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John Aberth is fascinated by plagues as disasters, as evidenced by his series of books with titles like From the Brink of the Apocalypse (2001), The Black Death (2005), and Plagues in World History (2011).(1) His latest book An Environmental History of the Middle Ages is likewise centered on the Black Death of 1348–1350 as a turning
In a long and fruitful career, Historiographer Royal T. C. Smout has provided historians of Scotland, the British Isles and Europe with a number of discipline-defining studies.
Chris Pearson’s Mobilizing Nature: The Environmental History of War and Militarization in Modern France is a recent offering from the ever-growing subfield of environmental history that is focusing on the relationship between militaries, war and environment.
The main theme of this book is American environmentalism and the development of the modern environmental movement.
Environmental historians take pride in the interdisciplinary character of their field. Yet they practice this interdisciplinarity mostly by drawing from methodologies and approaches from several disciplines. Rarer, and definitively more challenging, are the attempts to establish an actual dialogue between disciplines.
This is an unusual book in terms of the range of its discrete and varied chapters. Its strongest continuing themes are ecology and the Sundarbans. Despite an occasional lack of context and connection, each section is of interest, and some are original and thought-provoking.
In 1842, the American popular magazine writer Eliza Leslie wrote a story entitled ‘The Rain King, or a Glance into the Next Century’, which was published in Godey’s Lady’s Book (p. 58). Looking forward to a fictional 1942, Leslie portrayed the so-called Rain King offering weather on demand to the residents of the Philadelphia area.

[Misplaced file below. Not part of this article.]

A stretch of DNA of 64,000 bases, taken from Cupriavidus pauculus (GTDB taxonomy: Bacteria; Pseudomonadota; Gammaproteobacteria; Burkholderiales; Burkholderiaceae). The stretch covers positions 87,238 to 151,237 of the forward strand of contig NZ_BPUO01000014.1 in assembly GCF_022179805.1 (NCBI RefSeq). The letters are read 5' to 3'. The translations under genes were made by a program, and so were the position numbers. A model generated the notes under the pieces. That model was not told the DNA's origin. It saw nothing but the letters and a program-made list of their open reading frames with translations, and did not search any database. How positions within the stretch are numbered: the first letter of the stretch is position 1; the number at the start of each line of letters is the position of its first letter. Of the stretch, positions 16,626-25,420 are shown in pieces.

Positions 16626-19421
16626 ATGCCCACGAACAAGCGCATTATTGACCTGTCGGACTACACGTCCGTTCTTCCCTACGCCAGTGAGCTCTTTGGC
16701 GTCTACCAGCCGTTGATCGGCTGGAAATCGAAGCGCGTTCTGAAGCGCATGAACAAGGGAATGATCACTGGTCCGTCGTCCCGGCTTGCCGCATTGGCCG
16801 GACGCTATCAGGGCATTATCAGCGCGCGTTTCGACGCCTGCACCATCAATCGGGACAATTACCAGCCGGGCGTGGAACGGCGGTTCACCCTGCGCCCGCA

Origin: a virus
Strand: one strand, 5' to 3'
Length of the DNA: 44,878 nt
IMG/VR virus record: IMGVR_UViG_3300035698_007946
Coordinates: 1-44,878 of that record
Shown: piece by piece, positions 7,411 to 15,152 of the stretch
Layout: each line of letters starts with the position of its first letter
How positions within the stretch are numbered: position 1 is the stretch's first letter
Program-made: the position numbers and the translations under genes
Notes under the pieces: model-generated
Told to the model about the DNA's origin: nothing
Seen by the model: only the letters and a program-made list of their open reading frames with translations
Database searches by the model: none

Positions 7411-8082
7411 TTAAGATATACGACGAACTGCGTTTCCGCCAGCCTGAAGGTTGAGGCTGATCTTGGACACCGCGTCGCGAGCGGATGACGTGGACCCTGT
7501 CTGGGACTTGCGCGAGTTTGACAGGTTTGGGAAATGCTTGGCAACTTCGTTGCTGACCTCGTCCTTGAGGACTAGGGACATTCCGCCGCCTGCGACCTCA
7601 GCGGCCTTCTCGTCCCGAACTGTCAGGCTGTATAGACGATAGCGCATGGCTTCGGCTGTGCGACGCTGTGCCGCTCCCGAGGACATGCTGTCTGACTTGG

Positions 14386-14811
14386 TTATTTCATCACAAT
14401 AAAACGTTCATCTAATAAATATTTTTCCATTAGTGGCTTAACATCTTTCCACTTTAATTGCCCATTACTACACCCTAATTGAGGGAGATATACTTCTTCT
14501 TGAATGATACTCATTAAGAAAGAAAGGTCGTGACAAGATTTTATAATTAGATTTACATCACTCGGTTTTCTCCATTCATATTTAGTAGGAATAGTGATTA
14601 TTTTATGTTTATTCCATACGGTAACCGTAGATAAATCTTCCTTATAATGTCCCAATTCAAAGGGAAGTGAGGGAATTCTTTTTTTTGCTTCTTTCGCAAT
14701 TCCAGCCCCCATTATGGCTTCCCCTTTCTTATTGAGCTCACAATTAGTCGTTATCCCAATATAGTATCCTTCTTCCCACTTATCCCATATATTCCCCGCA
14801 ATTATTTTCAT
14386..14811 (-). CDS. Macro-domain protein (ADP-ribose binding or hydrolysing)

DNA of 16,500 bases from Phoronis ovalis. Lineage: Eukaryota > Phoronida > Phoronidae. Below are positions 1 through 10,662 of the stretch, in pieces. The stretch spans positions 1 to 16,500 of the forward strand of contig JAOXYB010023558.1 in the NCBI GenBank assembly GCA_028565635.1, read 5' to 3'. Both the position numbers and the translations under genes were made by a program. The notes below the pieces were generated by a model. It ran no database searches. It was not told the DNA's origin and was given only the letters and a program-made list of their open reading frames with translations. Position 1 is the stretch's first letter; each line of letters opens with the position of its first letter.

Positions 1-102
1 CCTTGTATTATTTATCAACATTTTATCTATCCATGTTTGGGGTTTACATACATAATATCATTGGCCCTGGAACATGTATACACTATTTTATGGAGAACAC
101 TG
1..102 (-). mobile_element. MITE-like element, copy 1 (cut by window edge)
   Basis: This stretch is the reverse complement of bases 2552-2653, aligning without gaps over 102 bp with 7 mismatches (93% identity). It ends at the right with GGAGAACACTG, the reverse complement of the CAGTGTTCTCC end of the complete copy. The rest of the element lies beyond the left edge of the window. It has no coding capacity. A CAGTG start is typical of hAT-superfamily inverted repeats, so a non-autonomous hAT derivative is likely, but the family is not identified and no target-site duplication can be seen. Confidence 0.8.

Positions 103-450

This is a very small book on a very big topic. Not that I mean this in any derogatory manner. On the contrary, Stephen Mosley sets out to recount the environmental history of the world since 1500 in some 120 pages, as part of the series Themes in World History which aims to provide serious but brief discussions on important historical topics.
Originally seeing the light of day as conference papers or seminar presentations, this collection of environmental history essays brings together a very personalised, and at times highly impassioned journey by Professor Christopher Smout reflecting how he turned his attention to this relatively new field of historical enquiry in the 1980s, a decade after the ‘great efflorescence of environmenta
Debates, disputes, and even injustice lay just beneath the outward signs of vaunted Victorian technological progress. The ascendancy of the imperatives of industrialization and urbanization over all other considerations was not inevitable or automatic; there were moments when those imperatives were challenged and rival ones championed.